The above comments on the interiors apply to the chlebicek sandwiches, too: there is no attempt to modernize the classics or make them lighter. In Zlaty kriz’s thinking, modernizing the chlebicek is like putting pineapple on your pizza. Interesting, but wrong. Prepare to eat lots of mayo and cold cuts. But in terms of authenticity, value and experience, this is hard to beat. Our tip: get a few in a box and eat them all in the Franciscan garden “behind” the deli.
Onigiri @ Onigirazu
”A lot of YouTube, a lot of research, a lot of experimenting, and a lot of sh*t mozzarella.” That’s how Chef Puglisi described his process of working out the mozzarella that is now the star of his Baest restaurant in Copenhagen, Denmark. And that’s very similar to how the guys behind Onigirazu in the Letná district got their onigiri right. No, these guys did not travel to Japan to undergo some nigiri ninja course, Kill Bill-style. Nope. They watched a lot of YouTube and experimented a lot. (No word on the sh*t onigiri.)
Anyway, the onigiri at Onigirazu are fun, tasty and cheap. We were approaching the whole thing with caution, having travelled to Asia several times, but you know what? We like them. Will they blow your mind? Nope. But they are a fun, packable lunch to go. (Yeah, that’s really the only option there - no seats and you have to eat out, unless you want to stand by the counter and chat with the people as they make onigiri.) The bottom line: fun, tasty and sometimes vegan onigiri made fresh in front of you for less than three Euros? Yes, please.
Meatloaf sandwich @ Nase maso
Oh, the wonder of the meatloaf at Nase maso. When we walked in on the opening day, we asked Mr Ksana, the master butcher and the face of the business: What should we order? - The meatloaf. - The meatloaf? Really?!? - Yeah. So we did. And it was excellent. A famous rapper would say it’s a “game changer“. We say meatloaf should not be that good. Juicy and moist and tender, and reminding you of that imaginary meatloaf your mom never made. (BTW, here’s the recipe.)
Sorry, we got carried away here for a bit. Anyway, this is the king of cheap eats. The meatloaf comes in two flavors: either three slices on a paper tray with bread and mustard, or as a sandwich in a bun. Whatever you choose, you’ll be walking away satisfied and comforted, and only 3 EUR poorer.
Bun bo nam bo
We’re not sure if you’ve heard this, but as a percentage of total population, the Czech Republic has the largest Vietnamese community outside of Vietnam. Thank you, study abroad programs under Communism and liberal naturalisation laws! Now, the Vietnamese have enriched the Czechs with a lot: the only non-white ethnicity in any substantial numbers, ubiquitous convenience stores with incredible opening hours and assortment of goods, keo gn…(the ginger candy Jan has a slight addition to) and Pho.
Now, we’ll recommend Bun Bo Nam Bo instead: a filling dish of bun noodles with stir-fried beef, lots of herbs, peanuts and sauce. This is offered in nearly every Vietnamese bistro in town, but our favorite has always been served fast the original Banh mi ba at Rybná. Other alternatives include Banh mi makers in the Dlouhá foodie arcade (accessible through Hradební), or the newest kid on the block that has quickly become our favorite, Pho Bar. In any case, prepare to shell out about EUR 6 and be stuffed.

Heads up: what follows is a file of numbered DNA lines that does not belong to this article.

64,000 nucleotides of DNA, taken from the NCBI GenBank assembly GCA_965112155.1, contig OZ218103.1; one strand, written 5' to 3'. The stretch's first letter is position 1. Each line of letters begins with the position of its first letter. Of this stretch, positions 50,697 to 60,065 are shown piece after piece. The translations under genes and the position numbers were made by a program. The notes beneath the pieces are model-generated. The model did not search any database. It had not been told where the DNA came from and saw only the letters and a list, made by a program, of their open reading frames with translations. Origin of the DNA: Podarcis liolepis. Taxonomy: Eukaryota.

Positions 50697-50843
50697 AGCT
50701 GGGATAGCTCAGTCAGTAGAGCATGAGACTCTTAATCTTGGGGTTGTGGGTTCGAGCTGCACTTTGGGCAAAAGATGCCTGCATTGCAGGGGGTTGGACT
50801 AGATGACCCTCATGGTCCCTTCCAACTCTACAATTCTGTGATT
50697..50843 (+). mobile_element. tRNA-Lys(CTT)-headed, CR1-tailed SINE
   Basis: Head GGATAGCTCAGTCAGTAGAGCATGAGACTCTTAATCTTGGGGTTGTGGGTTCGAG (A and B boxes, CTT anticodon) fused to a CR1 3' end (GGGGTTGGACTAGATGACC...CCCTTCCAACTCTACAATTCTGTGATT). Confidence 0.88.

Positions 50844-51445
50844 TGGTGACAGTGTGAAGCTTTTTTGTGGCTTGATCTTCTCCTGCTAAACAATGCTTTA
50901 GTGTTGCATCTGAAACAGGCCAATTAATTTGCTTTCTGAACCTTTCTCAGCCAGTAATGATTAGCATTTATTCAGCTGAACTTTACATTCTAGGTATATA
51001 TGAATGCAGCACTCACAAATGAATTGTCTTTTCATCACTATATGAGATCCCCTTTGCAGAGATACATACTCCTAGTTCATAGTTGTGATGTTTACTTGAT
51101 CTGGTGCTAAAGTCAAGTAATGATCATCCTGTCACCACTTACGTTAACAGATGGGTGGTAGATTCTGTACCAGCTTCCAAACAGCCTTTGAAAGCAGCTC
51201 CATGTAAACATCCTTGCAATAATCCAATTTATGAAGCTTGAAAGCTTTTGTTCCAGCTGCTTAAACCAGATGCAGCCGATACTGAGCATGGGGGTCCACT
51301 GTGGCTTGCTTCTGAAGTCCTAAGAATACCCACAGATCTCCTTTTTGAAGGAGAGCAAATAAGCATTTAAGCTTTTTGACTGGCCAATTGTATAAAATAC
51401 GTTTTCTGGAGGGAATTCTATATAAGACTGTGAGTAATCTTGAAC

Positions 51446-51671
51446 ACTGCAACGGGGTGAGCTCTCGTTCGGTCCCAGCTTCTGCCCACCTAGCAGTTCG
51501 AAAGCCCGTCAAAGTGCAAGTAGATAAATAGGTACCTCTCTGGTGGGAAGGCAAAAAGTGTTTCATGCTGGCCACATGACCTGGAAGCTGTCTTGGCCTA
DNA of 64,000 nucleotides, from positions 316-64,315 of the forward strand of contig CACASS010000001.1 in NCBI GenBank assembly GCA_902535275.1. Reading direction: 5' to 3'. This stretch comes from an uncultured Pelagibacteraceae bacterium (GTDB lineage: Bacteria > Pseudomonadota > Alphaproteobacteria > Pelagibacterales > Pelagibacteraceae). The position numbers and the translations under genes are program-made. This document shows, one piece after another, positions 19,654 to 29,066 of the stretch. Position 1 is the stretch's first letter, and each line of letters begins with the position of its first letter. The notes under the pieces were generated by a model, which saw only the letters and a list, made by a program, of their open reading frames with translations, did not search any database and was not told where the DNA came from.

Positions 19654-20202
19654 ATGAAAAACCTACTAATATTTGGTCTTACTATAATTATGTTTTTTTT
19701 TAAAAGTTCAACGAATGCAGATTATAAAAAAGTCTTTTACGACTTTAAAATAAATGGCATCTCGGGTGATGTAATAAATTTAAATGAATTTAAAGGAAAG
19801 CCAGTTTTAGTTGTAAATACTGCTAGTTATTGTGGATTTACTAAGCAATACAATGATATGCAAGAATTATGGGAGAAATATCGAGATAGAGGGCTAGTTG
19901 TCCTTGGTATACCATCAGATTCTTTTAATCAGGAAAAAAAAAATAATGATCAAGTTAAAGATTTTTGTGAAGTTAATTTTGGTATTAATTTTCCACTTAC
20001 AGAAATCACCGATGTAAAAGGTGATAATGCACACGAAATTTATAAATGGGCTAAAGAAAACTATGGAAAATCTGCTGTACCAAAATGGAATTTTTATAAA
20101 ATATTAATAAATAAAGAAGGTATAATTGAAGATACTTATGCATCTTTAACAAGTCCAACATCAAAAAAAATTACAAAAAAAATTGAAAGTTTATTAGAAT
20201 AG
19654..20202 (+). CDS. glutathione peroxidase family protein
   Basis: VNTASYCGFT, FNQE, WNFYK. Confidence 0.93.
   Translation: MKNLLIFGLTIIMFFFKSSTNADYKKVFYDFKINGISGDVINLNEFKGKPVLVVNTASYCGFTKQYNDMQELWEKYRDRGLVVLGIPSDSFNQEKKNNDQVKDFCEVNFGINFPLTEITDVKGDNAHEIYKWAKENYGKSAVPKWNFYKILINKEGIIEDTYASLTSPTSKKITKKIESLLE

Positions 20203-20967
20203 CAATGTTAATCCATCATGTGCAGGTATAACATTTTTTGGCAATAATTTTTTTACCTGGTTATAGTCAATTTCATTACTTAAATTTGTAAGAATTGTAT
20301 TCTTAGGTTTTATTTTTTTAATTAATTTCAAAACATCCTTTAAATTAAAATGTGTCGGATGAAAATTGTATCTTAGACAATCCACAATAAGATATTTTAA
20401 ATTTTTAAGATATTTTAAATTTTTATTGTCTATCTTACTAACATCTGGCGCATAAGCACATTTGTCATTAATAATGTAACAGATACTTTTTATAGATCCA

Arepas @ Arepas de Lyna
Okay, we’re recommending South American food in Prague? This must be a first. That said, the Venezuelan arepas in Arepas de Lyna in the Vinohrady district are cool and cute at the same time. They are also delicious and even the most expensive option will not set you back more than EUR 5. Additional items include really nice empanadas and tequenos. Sure, there’s not a lot of (if any) competition in this area in Prague, but this is a great cheap option if you’re in the area.
The ideal soundtrack? The Sounds of the Venezuelan Gozadera by Los Amigos Invisibles, obviously. And hop on to coffee room across the street for your coffee fix after the meal. So good it made it to our Prague Foodie Map.
The Degustazione Napoletana @ Pizza Nuova
At CZK 385, this is by far our most expensive tip. But oh-so worth it. According to Jan. Zuzi can’t stand Pizza Nuova’s all-you-can-eat pizza and pasta. For her, it’s a shrine of gluttony. And it probably is. But hey, think about it: you sit down in a nice-looking restaurant and lean back as they bring pans and pots full of pretty delicious pizza and pasta until you pass out. What’s wrong with that?
Granted, all-you-can-eat places are usually horrible and serve food that is mediocre at best, but Pizza Nuova is different. (Heston Blumenthal of The Fat Duck fame called it the “best pizza (Napoletana) I’ve had outside of Naples.”) The pizza is actually really great if you subscribe to the Pizza Napoletana style, and the pasta dishes range from great to good. And all that for EUR 15 on weekdays before 3pm. So you just get there for lunch and eat away for three hours. (Let’s be honest: nobody lasts three hours there.) After you finish, you’re set for both lunch and dinner, and you ate well. (The wine list is surprisingly great for what essentially is a family restaurant, but that’s not cheap eats.)
Here’s the thing. We are not great fans of the lunch specials ubiquitous in Prague, based on the food vouchers Czechs regularly get from their employers. We think they distort the market through government subsidies, and have stopped locals from cooking at home on a larger scale. But hey, (1) most locals love food vouchers and eat lunch specials daily, (2) if you’re a visitor, you don’t have to care about any of this.
How does this work? Well, you basically walk into any restaurant around the lunch hour (think 11:30am through 2pm) and ask for the daily special, choose one, eat it. The mains usually don’t cost more than 5 EUR, and it’s a full meal. The soups don’t cost more than 2 EUR. Is the quality great? Mostly they’re nothing to write home about, bar some exceptions where the lunch specials cost more. Still, no matter where you go, you’re getting a great lunch deal, sitting down in a real restaurant. Sure, we’re not fans because of the consequences, but if the choice is a lunch special or McDonald’s, we’d choose lunch special every day. (But then again, the fries…)